I was stressing a bit the last little while, because while the weather wasn’t terrible, it was to rain the three days before, and it was to be misty that day. But, I checked this morning, and holy cow, it’s more than perfect. The day before will be sunny, which might be a bit hot, but on walk-day it’ll be PERFECT.
The media-push is starting. This morning, in about 2 hours, I’ll be on the radio! And, on Tuesday I’ll be on TV! There’s something that I’d like to share there, that’s not done by typing, is the fact that while a brain injury can be debilitating, it’s sometimes invisible. I’ve hated how I was, a lot sometimes, but in the last little while I’ve come to realize that it could be worse. I’m visibly-disabled, because I can’t walk properly, I wear prism glasses, and I have a speech impediment. I’m offered help, cars stop for me to cross, and I don’t ever need to ask for help.
Back before the crash, before CSE, and even before I worked in Public Works, I worked at Nortel. When I was hired, I was hired into the research arm, Bell-Northern Research (or BNR). The military bought the Carling campus, for $800 Million. I’ve got plenty of memories survived the crash, of the various buildings that I worked in. I was outsourced, to PwC, for a few years, then rehired when they realized that that wasn’t the brightest of decisions. I learned that while my paycheque said that I worked for them, I wasn’t invited to, or able to go to, any event of theirs. I was a PwC employee – sort of. I remember feeling without a home, because Nortel threw me out, and who took me in, didn’t.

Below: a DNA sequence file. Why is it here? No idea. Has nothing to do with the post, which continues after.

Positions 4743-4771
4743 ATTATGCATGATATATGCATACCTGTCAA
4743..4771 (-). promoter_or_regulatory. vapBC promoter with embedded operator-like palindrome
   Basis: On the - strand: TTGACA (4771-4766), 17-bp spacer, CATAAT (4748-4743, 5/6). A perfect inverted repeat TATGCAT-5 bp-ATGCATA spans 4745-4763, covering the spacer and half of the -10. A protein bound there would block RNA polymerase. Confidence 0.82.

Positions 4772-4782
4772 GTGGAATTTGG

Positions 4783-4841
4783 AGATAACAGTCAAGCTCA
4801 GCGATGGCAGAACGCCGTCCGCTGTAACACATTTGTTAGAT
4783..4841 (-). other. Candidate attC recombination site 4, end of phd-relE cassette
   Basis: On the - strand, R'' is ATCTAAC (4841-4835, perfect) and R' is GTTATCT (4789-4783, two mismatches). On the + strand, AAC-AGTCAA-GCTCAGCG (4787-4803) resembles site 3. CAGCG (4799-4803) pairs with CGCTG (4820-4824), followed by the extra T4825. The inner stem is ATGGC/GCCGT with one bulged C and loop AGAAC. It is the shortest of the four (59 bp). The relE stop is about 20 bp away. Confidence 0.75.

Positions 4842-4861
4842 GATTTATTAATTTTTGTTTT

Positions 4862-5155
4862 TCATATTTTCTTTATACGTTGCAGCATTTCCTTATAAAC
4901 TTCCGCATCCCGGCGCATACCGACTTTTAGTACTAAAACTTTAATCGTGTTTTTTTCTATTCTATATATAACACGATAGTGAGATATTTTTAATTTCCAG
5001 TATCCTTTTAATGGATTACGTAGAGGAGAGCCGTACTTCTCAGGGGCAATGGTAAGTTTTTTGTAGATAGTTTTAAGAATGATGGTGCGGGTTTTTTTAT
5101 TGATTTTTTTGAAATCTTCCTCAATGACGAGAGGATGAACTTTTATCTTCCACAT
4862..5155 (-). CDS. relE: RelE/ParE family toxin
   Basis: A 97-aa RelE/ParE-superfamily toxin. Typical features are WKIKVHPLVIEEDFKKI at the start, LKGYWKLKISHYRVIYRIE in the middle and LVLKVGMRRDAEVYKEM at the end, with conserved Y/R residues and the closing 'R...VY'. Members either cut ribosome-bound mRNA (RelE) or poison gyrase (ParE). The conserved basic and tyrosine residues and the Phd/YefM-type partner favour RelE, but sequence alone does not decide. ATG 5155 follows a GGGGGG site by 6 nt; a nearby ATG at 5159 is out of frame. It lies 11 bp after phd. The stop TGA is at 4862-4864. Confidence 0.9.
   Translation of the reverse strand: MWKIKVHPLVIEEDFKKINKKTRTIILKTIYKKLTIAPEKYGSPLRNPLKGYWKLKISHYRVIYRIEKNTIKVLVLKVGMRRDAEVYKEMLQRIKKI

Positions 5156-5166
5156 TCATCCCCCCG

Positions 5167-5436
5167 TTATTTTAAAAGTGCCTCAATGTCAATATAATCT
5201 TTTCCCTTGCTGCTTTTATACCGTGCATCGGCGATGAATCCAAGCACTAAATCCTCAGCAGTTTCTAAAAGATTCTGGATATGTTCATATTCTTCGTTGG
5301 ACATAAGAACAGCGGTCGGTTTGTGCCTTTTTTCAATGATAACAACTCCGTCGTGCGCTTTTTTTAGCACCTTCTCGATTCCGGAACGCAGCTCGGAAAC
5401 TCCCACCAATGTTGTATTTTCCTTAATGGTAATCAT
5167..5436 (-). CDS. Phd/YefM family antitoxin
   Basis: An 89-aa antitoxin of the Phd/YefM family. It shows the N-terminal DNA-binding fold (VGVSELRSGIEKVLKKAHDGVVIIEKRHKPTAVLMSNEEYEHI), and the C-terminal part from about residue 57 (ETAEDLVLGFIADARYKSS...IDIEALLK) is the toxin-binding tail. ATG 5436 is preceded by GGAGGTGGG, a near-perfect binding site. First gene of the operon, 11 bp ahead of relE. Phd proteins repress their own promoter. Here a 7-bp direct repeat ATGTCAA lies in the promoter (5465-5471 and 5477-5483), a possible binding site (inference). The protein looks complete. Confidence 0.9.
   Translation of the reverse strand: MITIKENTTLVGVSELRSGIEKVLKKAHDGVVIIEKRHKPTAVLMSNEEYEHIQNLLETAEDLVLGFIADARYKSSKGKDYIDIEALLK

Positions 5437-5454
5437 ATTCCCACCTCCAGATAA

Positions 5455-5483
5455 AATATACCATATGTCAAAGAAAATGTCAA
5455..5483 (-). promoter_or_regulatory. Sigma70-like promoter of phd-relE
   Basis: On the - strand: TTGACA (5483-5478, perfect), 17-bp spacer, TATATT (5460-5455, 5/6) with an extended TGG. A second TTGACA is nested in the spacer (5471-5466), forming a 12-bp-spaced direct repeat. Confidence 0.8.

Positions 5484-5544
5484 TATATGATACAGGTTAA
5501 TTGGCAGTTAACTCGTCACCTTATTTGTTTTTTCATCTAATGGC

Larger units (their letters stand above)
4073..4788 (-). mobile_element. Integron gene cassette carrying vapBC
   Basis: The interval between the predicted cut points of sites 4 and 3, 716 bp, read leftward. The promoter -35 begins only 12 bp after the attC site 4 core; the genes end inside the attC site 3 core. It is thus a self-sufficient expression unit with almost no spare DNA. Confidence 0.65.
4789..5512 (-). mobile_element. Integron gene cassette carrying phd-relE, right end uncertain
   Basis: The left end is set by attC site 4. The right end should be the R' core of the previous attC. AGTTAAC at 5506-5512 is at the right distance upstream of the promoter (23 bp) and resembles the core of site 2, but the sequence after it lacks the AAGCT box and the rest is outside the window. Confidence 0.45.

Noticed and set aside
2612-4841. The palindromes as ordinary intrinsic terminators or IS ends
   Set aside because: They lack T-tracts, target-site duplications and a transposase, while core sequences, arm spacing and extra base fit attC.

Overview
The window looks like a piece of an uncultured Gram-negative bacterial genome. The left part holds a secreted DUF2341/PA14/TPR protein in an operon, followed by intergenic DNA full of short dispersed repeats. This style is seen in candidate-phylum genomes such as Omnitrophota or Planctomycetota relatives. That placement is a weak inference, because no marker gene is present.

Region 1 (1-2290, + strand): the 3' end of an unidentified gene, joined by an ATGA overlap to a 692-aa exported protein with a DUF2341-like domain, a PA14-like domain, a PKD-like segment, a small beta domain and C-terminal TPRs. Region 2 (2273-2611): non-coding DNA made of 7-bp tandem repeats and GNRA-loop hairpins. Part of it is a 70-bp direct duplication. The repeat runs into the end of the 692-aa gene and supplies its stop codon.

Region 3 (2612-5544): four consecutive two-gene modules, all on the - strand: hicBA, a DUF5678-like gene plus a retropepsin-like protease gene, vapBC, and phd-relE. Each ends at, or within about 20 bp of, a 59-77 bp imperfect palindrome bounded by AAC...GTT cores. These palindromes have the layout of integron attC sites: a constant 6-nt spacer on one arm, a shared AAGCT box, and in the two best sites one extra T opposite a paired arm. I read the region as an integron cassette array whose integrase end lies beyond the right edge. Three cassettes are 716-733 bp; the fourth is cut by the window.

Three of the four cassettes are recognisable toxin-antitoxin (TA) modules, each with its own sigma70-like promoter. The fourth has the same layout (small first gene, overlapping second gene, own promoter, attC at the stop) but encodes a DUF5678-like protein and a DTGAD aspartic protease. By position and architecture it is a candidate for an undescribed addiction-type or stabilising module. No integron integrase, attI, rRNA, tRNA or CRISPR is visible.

This is Year 7 for the walk, lucky number 7, and everyone who’ll be there will be awesome! I’ve got an announcement that I’ll make, which won’t be a surprise to anyone who’s connected to me on social media, but for everyone else, holy cow.
Click to register, help raise some funds for an awesome charity, and come walk with me!
Yesterday, something happened that made me think. I watched what happened around me, what people did,, and it was clear. Being visibly disabled is infinitely better than being invisibly-so. I know several people who cannot work due to what they’d suffered, but upon seeing them, you’d have absolutely no idea. They walk with no issue, speak with no interruption, and are licensed to drive. They don’t read books, because after about 20 pages, they forget most of what they read. It’s hard, because of all that I’ve lost, but looking at what I’ve got more closely, there’s actually some good in it.